Security forces deployed outside of Cairo university following a blast that killed a Brigadier-general and injured five police officers, Giza, Egypt, April 2, 2014 (Photo: Mai Shaheen)
Egypt's higher education minister said that security forces might enter university grounds to ensure security during the end-of-year exams if unrest continues on campuses nationwide.
Police might be enlisted to secure the exams, slated for late May, as was the case in the first semester, when violence at universities reached its peak, higher education minister Wael El-Degwy said in a televised interview on Wednesday.
Egyptian universities have become a hub for protests held by supporters of deposed Islamist president Mohamed Morsi amid a months-long government crackdown that has largely crippled their demonstrations elsewhere. The near daily protests in which pro-Morsi students rally against Egypt's interim authorities have often descended into violence, turning campuses into a flashpoint for clashes between riot police and students.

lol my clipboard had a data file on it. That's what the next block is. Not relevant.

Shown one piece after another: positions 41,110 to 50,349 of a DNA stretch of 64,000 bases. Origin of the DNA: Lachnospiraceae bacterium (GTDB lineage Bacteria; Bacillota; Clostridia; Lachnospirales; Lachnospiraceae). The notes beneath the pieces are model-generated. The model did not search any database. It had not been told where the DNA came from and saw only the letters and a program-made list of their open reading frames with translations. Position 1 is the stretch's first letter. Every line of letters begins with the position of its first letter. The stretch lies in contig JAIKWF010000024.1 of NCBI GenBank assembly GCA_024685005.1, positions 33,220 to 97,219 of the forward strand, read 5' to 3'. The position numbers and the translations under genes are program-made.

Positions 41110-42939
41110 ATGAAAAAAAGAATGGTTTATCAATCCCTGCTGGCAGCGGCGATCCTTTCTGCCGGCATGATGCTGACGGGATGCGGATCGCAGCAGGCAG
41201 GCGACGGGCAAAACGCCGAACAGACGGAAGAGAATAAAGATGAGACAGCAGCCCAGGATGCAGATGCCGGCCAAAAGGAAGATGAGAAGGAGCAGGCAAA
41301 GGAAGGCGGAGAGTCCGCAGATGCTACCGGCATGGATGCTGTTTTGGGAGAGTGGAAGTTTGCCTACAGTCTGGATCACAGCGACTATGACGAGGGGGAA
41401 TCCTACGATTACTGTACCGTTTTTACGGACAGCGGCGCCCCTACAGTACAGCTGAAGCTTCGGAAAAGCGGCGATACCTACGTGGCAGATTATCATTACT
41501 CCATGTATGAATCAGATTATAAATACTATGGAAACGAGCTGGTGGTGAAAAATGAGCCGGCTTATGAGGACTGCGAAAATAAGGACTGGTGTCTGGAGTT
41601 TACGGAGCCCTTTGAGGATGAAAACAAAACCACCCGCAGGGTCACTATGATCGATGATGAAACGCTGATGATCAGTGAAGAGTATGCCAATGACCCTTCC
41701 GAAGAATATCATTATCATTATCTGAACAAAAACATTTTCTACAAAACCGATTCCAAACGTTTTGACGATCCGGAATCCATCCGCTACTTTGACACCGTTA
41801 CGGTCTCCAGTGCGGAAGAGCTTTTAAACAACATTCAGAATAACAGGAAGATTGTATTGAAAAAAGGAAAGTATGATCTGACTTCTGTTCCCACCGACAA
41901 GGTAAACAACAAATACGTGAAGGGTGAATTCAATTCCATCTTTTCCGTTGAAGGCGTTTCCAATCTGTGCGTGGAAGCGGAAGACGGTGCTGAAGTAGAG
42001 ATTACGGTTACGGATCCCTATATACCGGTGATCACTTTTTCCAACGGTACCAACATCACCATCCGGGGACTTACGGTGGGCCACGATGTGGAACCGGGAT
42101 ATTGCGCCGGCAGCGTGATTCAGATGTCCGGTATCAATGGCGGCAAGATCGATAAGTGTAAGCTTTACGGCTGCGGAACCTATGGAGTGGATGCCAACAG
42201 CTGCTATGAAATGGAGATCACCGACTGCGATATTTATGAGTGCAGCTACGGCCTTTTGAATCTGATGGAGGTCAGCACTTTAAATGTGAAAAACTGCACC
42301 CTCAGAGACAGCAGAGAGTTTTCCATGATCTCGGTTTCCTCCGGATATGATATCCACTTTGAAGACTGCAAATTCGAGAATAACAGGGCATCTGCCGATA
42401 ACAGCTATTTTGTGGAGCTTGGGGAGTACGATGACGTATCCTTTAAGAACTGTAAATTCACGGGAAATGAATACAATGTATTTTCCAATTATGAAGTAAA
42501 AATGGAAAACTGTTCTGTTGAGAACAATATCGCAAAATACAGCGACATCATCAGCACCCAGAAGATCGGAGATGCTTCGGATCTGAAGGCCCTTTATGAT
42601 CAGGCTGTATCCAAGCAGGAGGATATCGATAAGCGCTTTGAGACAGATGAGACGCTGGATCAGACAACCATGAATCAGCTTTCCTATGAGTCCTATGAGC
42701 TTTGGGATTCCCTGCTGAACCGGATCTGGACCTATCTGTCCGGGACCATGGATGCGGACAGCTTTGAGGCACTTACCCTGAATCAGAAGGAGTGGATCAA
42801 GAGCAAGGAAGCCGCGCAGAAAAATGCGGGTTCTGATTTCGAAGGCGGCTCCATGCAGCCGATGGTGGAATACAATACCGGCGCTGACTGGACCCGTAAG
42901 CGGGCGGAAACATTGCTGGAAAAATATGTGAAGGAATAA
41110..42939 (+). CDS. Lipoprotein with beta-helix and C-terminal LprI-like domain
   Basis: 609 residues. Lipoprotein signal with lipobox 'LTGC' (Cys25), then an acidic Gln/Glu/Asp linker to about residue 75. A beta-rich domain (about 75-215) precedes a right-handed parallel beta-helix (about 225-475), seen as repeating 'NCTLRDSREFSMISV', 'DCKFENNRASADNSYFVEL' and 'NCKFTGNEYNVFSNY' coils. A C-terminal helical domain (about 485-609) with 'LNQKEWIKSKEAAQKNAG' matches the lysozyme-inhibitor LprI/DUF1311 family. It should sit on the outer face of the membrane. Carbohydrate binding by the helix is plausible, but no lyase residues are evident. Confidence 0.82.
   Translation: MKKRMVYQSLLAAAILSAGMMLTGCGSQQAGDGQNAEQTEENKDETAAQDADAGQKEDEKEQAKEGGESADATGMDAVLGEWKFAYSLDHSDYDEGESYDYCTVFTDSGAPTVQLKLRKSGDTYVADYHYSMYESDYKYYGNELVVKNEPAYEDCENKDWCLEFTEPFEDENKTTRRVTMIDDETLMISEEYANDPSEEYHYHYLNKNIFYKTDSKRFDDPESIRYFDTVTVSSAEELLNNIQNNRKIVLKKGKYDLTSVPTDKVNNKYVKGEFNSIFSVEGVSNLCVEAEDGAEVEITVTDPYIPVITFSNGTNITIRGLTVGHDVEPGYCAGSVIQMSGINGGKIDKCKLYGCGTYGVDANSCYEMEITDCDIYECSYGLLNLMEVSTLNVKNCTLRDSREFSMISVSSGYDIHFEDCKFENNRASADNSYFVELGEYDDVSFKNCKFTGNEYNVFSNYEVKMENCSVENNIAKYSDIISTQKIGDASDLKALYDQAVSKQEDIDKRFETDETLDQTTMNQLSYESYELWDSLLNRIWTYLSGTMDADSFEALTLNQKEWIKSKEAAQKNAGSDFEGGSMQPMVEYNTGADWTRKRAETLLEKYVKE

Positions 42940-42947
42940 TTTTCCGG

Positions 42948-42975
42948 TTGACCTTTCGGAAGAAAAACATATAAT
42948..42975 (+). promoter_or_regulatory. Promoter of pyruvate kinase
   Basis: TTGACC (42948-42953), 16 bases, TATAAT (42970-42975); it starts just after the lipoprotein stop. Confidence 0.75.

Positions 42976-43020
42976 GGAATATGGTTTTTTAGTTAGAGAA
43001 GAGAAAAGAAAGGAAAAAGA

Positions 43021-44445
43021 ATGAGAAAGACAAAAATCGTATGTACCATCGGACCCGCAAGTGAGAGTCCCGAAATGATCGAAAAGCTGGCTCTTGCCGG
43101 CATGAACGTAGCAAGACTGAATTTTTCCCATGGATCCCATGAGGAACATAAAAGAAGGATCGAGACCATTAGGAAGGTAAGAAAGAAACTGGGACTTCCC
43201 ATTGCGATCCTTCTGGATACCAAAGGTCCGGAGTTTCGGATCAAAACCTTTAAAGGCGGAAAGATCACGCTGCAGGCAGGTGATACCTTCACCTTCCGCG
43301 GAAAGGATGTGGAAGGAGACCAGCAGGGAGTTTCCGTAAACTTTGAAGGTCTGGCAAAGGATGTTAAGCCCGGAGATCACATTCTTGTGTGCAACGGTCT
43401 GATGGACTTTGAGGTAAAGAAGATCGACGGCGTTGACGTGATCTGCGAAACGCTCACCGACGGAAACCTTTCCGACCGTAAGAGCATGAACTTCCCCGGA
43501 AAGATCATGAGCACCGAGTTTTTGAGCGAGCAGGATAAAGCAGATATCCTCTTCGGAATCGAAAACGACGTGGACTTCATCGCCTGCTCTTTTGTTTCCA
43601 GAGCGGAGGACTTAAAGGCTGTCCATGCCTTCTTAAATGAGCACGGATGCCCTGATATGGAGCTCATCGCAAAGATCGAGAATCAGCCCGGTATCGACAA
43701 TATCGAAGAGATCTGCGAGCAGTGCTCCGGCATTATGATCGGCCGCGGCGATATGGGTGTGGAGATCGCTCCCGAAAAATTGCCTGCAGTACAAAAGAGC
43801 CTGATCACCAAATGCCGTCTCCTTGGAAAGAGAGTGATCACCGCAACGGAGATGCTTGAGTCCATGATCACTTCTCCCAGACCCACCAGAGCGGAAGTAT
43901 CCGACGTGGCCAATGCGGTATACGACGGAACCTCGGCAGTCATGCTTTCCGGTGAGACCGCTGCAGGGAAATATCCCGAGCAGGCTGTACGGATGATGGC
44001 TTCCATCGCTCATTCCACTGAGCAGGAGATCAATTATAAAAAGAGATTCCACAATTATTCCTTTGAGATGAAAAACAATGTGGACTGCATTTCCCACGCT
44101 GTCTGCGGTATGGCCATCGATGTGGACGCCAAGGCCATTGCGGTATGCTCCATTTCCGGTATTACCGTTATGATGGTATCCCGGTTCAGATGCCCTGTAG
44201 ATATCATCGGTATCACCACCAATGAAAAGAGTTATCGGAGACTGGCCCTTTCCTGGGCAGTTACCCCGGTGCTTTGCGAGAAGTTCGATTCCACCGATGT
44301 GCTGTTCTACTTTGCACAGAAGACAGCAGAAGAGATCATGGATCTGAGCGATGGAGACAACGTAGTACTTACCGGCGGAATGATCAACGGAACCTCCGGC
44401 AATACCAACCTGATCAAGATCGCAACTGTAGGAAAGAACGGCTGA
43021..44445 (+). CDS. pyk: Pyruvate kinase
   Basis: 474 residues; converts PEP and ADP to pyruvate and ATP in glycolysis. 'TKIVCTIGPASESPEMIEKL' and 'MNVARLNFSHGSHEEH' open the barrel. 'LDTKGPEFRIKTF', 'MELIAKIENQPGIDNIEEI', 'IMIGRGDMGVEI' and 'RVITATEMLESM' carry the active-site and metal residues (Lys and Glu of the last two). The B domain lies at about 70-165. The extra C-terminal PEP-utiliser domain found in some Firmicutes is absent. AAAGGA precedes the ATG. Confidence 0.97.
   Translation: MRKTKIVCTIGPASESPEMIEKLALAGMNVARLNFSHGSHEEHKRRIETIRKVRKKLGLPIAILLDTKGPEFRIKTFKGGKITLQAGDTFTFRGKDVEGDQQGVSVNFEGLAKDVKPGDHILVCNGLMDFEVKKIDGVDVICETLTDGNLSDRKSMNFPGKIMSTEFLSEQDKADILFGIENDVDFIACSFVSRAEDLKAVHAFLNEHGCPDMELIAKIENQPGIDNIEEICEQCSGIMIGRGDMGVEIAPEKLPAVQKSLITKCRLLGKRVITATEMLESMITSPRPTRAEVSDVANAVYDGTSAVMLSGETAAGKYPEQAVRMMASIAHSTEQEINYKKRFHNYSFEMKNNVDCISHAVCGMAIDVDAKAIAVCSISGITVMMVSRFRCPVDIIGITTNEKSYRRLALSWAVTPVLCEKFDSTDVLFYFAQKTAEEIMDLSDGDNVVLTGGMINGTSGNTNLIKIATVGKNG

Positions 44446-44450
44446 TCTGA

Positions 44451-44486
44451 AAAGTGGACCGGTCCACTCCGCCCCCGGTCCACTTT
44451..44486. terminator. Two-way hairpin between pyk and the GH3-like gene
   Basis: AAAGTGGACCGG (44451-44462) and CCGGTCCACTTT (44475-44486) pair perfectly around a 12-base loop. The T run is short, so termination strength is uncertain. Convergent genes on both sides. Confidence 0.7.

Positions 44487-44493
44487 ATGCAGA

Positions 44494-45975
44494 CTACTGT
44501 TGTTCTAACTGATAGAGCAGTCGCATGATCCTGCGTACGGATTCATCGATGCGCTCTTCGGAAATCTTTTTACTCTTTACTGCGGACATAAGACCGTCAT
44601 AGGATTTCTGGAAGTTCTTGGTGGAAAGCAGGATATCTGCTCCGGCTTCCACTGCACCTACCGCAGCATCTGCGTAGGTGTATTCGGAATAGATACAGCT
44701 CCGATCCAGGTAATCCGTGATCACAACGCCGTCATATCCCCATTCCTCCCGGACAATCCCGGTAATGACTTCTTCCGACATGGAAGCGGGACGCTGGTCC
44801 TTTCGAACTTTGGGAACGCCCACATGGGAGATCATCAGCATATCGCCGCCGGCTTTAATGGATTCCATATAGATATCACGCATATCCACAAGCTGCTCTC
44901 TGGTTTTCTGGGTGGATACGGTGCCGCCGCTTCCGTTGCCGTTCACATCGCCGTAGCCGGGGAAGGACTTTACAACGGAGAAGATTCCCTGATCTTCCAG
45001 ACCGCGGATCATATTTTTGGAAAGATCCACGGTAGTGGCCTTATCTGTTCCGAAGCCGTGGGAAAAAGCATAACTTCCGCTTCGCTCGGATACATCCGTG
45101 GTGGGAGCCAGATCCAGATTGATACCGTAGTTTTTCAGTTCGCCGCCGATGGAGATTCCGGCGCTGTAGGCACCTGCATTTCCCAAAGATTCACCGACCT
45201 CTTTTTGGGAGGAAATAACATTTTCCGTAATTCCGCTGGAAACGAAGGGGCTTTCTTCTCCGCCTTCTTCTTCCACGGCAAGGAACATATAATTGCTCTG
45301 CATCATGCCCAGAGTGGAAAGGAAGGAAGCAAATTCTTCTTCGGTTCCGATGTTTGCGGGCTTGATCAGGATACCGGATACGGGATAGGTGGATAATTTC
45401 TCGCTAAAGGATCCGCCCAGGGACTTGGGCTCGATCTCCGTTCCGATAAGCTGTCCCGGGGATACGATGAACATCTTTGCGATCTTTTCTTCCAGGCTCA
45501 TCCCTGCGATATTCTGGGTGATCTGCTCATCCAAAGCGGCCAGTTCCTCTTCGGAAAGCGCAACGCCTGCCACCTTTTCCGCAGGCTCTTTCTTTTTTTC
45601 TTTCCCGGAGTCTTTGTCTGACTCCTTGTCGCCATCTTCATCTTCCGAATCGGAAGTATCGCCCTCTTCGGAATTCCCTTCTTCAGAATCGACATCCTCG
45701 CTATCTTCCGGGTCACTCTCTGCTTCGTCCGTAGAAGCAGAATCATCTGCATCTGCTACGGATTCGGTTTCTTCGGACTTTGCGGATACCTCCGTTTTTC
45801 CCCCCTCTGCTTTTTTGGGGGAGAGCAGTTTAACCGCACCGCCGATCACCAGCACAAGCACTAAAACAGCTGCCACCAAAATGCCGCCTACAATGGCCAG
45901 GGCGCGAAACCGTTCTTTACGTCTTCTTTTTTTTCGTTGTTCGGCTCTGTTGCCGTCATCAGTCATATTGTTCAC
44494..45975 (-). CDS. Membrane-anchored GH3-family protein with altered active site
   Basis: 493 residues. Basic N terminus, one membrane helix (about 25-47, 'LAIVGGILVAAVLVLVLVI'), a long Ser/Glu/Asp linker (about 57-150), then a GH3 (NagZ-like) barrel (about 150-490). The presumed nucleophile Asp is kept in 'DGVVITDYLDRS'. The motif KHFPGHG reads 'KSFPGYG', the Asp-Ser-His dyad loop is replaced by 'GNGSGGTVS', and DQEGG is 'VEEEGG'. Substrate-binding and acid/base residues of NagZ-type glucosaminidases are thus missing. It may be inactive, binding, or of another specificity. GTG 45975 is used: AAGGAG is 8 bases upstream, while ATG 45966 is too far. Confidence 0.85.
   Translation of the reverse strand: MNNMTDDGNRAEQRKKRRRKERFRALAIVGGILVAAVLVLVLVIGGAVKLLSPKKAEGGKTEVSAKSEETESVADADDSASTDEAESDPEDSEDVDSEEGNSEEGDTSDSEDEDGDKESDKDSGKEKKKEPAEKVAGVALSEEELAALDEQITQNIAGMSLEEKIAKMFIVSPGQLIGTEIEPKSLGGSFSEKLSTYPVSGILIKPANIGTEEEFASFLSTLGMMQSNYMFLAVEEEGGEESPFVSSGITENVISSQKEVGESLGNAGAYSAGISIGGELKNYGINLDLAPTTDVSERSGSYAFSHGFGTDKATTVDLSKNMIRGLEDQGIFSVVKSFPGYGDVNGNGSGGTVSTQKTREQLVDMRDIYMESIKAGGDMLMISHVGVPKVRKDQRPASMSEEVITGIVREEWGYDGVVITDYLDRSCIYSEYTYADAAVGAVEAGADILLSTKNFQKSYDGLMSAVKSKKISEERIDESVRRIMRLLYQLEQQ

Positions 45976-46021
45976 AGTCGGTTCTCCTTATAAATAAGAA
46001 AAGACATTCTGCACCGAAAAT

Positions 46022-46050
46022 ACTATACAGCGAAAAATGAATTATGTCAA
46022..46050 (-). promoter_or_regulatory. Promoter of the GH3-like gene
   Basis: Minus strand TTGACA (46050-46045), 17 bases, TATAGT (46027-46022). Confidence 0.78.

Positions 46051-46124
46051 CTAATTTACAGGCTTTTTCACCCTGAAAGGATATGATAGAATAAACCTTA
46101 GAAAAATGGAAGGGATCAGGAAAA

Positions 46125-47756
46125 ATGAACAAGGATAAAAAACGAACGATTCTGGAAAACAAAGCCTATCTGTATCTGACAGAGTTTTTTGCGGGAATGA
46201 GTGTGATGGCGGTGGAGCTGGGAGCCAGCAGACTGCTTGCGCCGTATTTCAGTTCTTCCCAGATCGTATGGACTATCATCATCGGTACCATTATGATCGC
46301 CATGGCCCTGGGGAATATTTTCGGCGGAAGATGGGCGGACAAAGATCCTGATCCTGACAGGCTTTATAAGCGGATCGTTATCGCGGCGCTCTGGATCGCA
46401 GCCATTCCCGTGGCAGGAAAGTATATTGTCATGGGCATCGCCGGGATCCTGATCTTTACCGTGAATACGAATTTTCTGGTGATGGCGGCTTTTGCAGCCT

"The violence is aimed to hinder studies but … we are going on to fight terrorism," El-Degwy said, noting that there are no plans to postpone the exams.
Late in February, a Cairo court ruled that police should once again be permanently deployed on campuses – three years after universities were barred off to security forces, which are notorious for their strong-armed tactics.
But the minister says that he is opposed to bringing police back on campus at a time of simmering tensions, arguing that it would lead to increasing friction with students.
On Wednesday, three bombs targeting riot police went off near Cairo University in the centre of the capital, killing one police general and injuring five other officers. The bombings were the latest in a spate of deadly attacks targeting army and police since the military's ouster of Morsi last summer following mass protests against his single year in office.
El-Degwy said he expects the violence to worsen amid attempts by what he alluded to as Morsi's Islamist supporters, who he said were trying to stall the country's transitional road map that will see a presidential poll late in May.